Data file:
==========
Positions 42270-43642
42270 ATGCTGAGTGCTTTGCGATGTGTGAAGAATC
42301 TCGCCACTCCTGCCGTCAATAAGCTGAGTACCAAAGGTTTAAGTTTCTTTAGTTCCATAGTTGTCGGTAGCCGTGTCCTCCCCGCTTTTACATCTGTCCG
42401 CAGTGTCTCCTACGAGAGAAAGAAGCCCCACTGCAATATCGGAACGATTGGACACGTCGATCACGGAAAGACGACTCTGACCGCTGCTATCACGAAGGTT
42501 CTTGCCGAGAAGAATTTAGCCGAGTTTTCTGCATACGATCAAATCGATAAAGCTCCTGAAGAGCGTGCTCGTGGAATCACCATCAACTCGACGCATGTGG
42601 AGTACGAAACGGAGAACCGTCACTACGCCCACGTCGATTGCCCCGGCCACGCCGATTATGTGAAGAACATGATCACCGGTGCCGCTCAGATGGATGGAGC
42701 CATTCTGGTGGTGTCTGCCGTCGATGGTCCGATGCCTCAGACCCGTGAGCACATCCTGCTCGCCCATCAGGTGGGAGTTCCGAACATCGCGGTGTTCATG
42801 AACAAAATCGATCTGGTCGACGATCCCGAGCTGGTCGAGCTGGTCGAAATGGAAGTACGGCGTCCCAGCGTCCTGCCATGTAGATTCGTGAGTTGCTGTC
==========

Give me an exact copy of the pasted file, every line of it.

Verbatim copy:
Positions 42270-43642
42270 ATGCTGAGTGCTTTGCGATGTGTGAAGAATC
42301 TCGCCACTCCTGCCGTCAATAAGCTGAGTACCAAAGGTTTAAGTTTCTTTAGTTCCATAGTTGTCGGTAGCCGTGTCCTCCCCGCTTTTACATCTGTCCG
42401 CAGTGTCTCCTACGAGAGAAAGAAGCCCCACTGCAATATCGGAACGATTGGACACGTCGATCACGGAAAGACGACTCTGACCGCTGCTATCACGAAGGTT
42501 CTTGCCGAGAAGAATTTAGCCGAGTTTTCTGCATACGATCAAATCGATAAAGCTCCTGAAGAGCGTGCTCGTGGAATCACCATCAACTCGACGCATGTGG
42601 AGTACGAAACGGAGAACCGTCACTACGCCCACGTCGATTGCCCCGGCCACGCCGATTATGTGAAGAACATGATCACCGGTGCCGCTCAGATGGATGGAGC
42701 CATTCTGGTGGTGTCTGCCGTCGATGGTCCGATGCCTCAGACCCGTGAGCACATCCTGCTCGCCCATCAGGTGGGAGTTCCGAACATCGCGGTGTTCATG
42801 AACAAAATCGATCTGGTCGACGATCCCGAGCTGGTCGAGCTGGTCGAAATGGAAGTACGGCGTCCCAGCGTCCTGCCATGTAGATTCGTGAGTTGCTGTC